Serbia unveiled plans on Friday to redevelop the Belgrade waterfront, aiming to make the capital a tourism and business hub, in a controversial €3bn ($4.08bn) scheme that will be funded by Gulf Arab cash.
The Belgrade Waterfront project promises office and luxury apartment blocks, eight hotels, a shopping mall and a tower resembling Dubai's landmark Burj Khalifa, albeit a quarter of the size at 200 metres, on the right bank of the Sava River.
It is the signature project of Prime Minister Aleksandar Vucic's two month-old coalition government, which has pledged to create jobs and growth and turn Belgrade into a business hub for the Western Balkans. But it has also drawn criticism from architects, economists and corruption watchdogs, who have raised concerns over its design, cost and transparency.
"It (the project) will make Belgrade a regional centre and it will attract many tourists," Vucic said at a press conference held at Geozavod, a renovated 1907 building that dominates the area and will house the Belgrade Waterfront Gallery.
The proposed area for development, Savamala, houses grand, century-old buildings that have become derelict, though the area has started to re-emerge as a cultural hub. Unlike some parts of Belgrade, the area escaped damage by NATO bombing during the Kosovo conflict in 1999 but the right bank of the Sava is blighted by a seedy central railway station and bus terminus.
The project is to be co-financed and led by Dubai-based construction company Eagle Hills, although Eagle Hills and the Serbian government have yet to form a joint venture and define a co-financing model. Eagle Hills has agreed to put up the €3bn ($4.08bn) cost of the scheme but the terms have not been settled and it is unclear how much the Serbia government will contribute in funds.
It is the latest sign of increasingly cosy economic ties between the United Arab Emirates and Serbia under Vucic, a former ultranationalist who has rebranded himself as a pro-European reformer.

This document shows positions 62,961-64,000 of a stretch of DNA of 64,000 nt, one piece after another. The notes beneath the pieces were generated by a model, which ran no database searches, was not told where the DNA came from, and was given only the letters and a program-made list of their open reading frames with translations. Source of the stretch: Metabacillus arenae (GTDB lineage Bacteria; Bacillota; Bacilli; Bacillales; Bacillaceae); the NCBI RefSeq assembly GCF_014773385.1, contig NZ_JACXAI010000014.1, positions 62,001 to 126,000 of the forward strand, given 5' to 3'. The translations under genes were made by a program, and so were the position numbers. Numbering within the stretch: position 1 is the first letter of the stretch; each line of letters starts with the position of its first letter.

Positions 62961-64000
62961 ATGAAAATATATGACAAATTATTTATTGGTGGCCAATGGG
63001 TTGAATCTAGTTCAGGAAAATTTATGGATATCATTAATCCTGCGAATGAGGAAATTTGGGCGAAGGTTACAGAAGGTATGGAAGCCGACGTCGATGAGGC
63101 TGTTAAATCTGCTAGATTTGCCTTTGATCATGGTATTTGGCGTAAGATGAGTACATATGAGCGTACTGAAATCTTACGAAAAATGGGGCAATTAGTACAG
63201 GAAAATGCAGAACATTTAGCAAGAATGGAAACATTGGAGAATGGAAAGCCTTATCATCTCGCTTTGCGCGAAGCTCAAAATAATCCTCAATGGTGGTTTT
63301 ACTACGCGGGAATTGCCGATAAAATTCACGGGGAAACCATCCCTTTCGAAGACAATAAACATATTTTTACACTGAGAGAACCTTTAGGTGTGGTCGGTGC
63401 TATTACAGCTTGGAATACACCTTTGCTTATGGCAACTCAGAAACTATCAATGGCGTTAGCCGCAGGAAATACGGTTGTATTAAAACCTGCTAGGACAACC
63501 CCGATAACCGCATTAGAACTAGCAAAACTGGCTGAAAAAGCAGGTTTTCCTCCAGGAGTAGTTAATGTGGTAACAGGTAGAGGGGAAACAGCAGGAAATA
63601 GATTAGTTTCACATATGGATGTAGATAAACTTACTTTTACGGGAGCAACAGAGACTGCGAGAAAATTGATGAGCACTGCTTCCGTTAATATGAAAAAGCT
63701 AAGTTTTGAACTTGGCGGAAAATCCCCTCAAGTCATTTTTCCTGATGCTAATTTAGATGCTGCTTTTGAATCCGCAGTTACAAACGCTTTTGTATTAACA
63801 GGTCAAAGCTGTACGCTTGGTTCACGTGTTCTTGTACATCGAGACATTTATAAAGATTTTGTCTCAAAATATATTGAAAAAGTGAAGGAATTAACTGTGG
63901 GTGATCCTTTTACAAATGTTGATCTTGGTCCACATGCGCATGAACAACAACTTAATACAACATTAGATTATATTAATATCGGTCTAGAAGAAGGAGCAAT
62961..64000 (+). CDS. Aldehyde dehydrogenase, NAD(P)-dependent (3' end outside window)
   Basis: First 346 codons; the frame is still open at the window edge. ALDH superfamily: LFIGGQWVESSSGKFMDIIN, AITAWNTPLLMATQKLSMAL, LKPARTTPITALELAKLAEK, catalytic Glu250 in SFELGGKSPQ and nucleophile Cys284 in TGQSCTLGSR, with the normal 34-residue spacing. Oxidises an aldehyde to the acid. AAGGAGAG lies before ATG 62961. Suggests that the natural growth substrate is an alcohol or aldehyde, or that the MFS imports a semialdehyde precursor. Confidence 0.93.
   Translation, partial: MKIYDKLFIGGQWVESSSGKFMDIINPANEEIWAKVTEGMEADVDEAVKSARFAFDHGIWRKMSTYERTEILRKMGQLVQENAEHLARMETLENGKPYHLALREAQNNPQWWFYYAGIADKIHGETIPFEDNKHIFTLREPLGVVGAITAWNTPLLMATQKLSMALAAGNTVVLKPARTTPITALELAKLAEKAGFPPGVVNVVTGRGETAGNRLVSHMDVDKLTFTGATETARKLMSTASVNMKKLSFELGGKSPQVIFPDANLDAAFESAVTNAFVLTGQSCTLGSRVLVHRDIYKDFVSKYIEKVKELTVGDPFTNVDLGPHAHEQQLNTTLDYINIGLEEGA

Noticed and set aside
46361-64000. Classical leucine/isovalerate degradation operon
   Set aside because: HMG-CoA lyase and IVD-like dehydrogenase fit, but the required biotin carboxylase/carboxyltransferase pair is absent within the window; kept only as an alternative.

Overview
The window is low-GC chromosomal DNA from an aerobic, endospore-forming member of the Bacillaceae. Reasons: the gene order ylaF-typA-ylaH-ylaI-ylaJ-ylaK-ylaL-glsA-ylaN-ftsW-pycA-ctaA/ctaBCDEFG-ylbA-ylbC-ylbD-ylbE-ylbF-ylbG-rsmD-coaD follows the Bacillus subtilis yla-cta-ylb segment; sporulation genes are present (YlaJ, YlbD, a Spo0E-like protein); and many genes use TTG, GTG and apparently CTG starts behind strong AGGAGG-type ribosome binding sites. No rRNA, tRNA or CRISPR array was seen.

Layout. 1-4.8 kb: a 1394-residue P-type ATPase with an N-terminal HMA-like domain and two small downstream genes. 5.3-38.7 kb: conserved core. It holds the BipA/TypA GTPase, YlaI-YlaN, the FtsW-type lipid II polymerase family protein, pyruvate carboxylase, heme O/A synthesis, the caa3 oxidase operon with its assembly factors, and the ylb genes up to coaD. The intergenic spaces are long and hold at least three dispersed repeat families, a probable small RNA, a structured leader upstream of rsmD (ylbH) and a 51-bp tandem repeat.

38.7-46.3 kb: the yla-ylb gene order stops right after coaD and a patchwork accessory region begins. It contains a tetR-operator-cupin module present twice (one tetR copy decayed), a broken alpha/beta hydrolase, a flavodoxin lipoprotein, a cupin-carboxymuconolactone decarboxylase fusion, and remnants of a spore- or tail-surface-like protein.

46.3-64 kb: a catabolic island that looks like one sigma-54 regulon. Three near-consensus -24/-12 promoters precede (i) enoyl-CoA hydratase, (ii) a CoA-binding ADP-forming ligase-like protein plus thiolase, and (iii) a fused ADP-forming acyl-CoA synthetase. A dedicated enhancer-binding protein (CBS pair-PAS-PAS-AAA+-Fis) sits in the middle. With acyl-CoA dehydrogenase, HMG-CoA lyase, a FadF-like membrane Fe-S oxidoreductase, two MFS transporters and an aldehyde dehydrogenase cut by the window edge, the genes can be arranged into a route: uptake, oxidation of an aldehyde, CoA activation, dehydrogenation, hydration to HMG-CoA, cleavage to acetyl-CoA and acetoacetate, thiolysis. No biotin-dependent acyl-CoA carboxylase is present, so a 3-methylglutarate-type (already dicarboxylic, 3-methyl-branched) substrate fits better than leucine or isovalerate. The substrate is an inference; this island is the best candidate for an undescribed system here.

In March, while Vucic was deputy premier, Serbia secured a $1bn, 10-year loan from the United Arab Emirates to prop up its budget. Last year, Abu Dhabi's state-owned Etihad Airways bought a minority stake and gained managerial rights in troubled Serbian flag carrier JAT Airways.
Critics have pointed to the absence of public tenders for the project. Others question the economic wisdom and viability of the project in a country under pressure to cap its deficit and public debt, which stand at 7 percent and 63 percent of gross domestic product respectively. On top of building costs, the government will also have to compensate residents who will be relocated.
With unemployment running at 20 percent and the average net wage in Serbia just €380 a month, the project appears unnecessarily lavish to many members of the public, who say the government should be building roads and hospitals instead.
Developing the waterfront has been talked about by city officials since the 1970s, but successive governments have never managed to find the funds to finance it.
While that problem appears to have been solved, some economists now question whether there is enough demand for the amount of upscale office space or luxury flats envisaged in the project.
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